12 Benchmark Reports Benchmark reports follow each enterprise summary, both per cow, and per cwt. These reports include information on 34 income, expense, and efficiency measures from the dairy enterprise analyses. Benchmark reports allow farms to compare their performance against other Ohio farms. Farms that complete an analysis receive benchmark reports personalized for their farm. These reports include their farm s dairy enterprise numbers in a My Farm column next to the Group Median column, and the corresponding percentiles are highlighted for each of the 34 items. Managers can quickly see where they are doing well and where they have opportunities for improvement. The Benchmark reports are generated using the RankEm software from the University of Minnesota s Center for Farm Financial Management. Benchmark reports include the median value (half of the data points were higher, half of the data points were lower which will frequently be at least slightly different from the average) for each of the 34income, expense and efficiency measures. For each measure, the corresponding data is sorted from lowest to highest. Then the median value of for each 10% grouping of the data set is sorted into the 10%, 20%, 30%...100% columns of the table. Each line is calculated separately. In other words, the 10% column does not represent the bottom 10% of all farms, nor does the 100 th percentile group include only the top performing farms. An individual farm may be in the 80 th percentile for Gross Return, but in the 30 th percentile for feed cost. Typically, a farm s values will be scattered in multiple percentile groups (columns) across the chart. Hired Labor: Hired labor is listed on line 13 (the first line of overhead expenses). Ohio treats hired labor as a direct expense to the dairy enterprise; Minnesota treats it as an overhead expense. While it is listed in these benchmark reports after total direct expenses, it is included in the direct expense total. Utilities: Utilities are listed on line 17 of the benchmark reports. Ohio treats utilities as a direct expense to the dairy enterprise; Minnesota treats it as an overhead expense. While it is listed in these benchmark reports after total direct expenses, utilities are included in the direct expense total. Machinery Leases: Not enough farms had machinery leases to include data on these benchmark reports. Building Leases: Not enough farms had building leases to include data on benchmark reports. Corn, Corn Silage, and Alfalfa Fed: These numbers do not reflect all of the corn, corn silage, or alfalfa fed on the farms in the analysis. It would include all of the corn, corn silage or alfalfa raised on a farm which was fed in Purchased corn, corn silage, or alfalfa is often included as a purchased feed cost on some farms. Page 11

13 Dairy Enterprise Analysis (Farms Sorted By Net Return) Dairy -- Average Per Cow Avg. Of All Farms High 20% Number of farms 34 7 Quantity Value Quantity Value Milk sold (hd) 24, , , , Dairy Calves sold (hd) Transferred out (hd) Cull sales (hd) Other income Purchased (hd) Inventory change (hd) Gross margin 4, , Direct Expenses Protein Vit Minerals (lb.) , , Corn (bu.) Corn Silage (lb.) 22, , Corn, Ear (lb.) , Hay, Alfalfa (lb.) 2, Rye Silage (lb.) 2, , Hay, Alfalfa, Organic (lb.) Other feed stuffs (lb) 4, , Breeding fees Veterinary Supplies Contract production exp Repairs Custom hire Hired labor Utilities Hauling and trucking Marketing Bedding Total direct expenses 4, , Return over direct expense , Overhead Expenses Interest Mach & bldg depreciation Miscellaneous Total overhead expenses Total dir & ovhd expenses 4, , Net return Labor & management charge Net return over lbr & mgt Cost of Production Per Cwt. Of Milk Total direct expense per unit Total dir& ovhd expense per unit With other revenue adjustments With labor and management Est. labor hours per unit Other Information Number of cows Milk produced per cow 24,780 26,519 Total milk sold 7,643,645 6,892,893 Lb. of milk sold per FTE 1,356,468 2,161,328 Culling percentage Turnover rate Cow death loss percent Percent of barn capacity Feed cost per day Feed cost per cwt. of milk Feed cost per cow 2, , Hired labor per cow Avg. milk price per cwt Milk price / feed margin Annual Report RankEm The Ohio State University Page 12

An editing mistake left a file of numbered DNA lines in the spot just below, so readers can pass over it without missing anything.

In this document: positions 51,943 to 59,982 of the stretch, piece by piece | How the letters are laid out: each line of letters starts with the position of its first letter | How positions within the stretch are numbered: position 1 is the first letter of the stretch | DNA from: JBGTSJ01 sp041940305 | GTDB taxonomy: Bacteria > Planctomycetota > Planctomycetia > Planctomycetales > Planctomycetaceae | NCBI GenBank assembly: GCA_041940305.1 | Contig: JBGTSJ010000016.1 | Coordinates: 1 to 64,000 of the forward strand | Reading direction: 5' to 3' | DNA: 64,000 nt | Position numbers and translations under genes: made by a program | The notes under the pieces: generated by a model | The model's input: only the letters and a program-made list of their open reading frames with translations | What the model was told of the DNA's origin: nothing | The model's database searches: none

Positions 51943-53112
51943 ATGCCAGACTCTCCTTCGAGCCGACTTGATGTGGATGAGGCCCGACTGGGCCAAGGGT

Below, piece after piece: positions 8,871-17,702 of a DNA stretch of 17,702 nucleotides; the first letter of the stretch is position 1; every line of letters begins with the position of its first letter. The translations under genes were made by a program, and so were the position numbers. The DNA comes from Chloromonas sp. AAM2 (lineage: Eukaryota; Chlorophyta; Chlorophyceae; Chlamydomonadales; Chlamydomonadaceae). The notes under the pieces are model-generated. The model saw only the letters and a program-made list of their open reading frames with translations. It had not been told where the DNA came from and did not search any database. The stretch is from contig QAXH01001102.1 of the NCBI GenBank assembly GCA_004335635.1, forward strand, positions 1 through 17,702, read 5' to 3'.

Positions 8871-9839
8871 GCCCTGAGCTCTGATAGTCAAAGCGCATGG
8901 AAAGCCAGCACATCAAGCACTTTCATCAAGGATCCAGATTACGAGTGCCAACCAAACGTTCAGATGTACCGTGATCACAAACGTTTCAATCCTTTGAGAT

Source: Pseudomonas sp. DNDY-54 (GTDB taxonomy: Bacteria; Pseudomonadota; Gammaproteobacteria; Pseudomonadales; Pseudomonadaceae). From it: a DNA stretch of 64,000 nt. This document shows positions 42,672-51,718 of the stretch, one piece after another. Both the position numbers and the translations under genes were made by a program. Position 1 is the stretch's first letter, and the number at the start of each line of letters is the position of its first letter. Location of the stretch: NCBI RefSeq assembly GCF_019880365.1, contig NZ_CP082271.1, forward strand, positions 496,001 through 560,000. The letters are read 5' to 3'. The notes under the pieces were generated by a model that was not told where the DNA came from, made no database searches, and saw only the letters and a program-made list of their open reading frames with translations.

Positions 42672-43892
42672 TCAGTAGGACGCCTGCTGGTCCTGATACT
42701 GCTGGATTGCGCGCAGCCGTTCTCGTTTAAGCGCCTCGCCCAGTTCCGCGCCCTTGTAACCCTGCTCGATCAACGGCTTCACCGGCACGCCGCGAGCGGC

14 Dairy Per Cow; 2016 Benchmark Report, 34 Enterprises Group Median Count Milk sales 4, Gross Margin 4, Total feed expense 2, Breeding Fees Veterinary Livestock supplies Fuel & Oil Repairs Marketing Operating interest Total direct expenses 4, Return over direct expenses Hired labor Building leases Real estate taxes Farm insurance Utilities Interest on interm. debt Interest on long term debt Machinery depreciation Building depreciation Total overhead expenses Total dir & ovhd expense 4, Net return Net return over lbr & mgt Cost of production Corn Fed (Bu.) Corn Silage Fed (Ton) Hay, Alfalfa Fed (Ton) Avg. number of head Milk produced per head 23, Culling percentage Turnover rate Percent of barn capacity Feed cost per cwt of milk Feed cost per head 2, Hired labor per cow Avg. milk price per cwt RankEm 10% 20% 30% 40% 50% 60% 70% 80% 90% 100% 3, , , , , , , , , , , , , , , , , , , , , , , , , , , , , , , , , , , , , , , , , , , , , , , , , , , , , , , , , ,965 18,637 19,526 20,437 21,978 23,867 26,085 26,624 29,057 30, , , , , , , , , , , Hired labor and utilities are included in total direct expenses in the Ohio Summary Refer to page 11 for information on how to use benchmark reports Page 13 RankEm The Ohio State University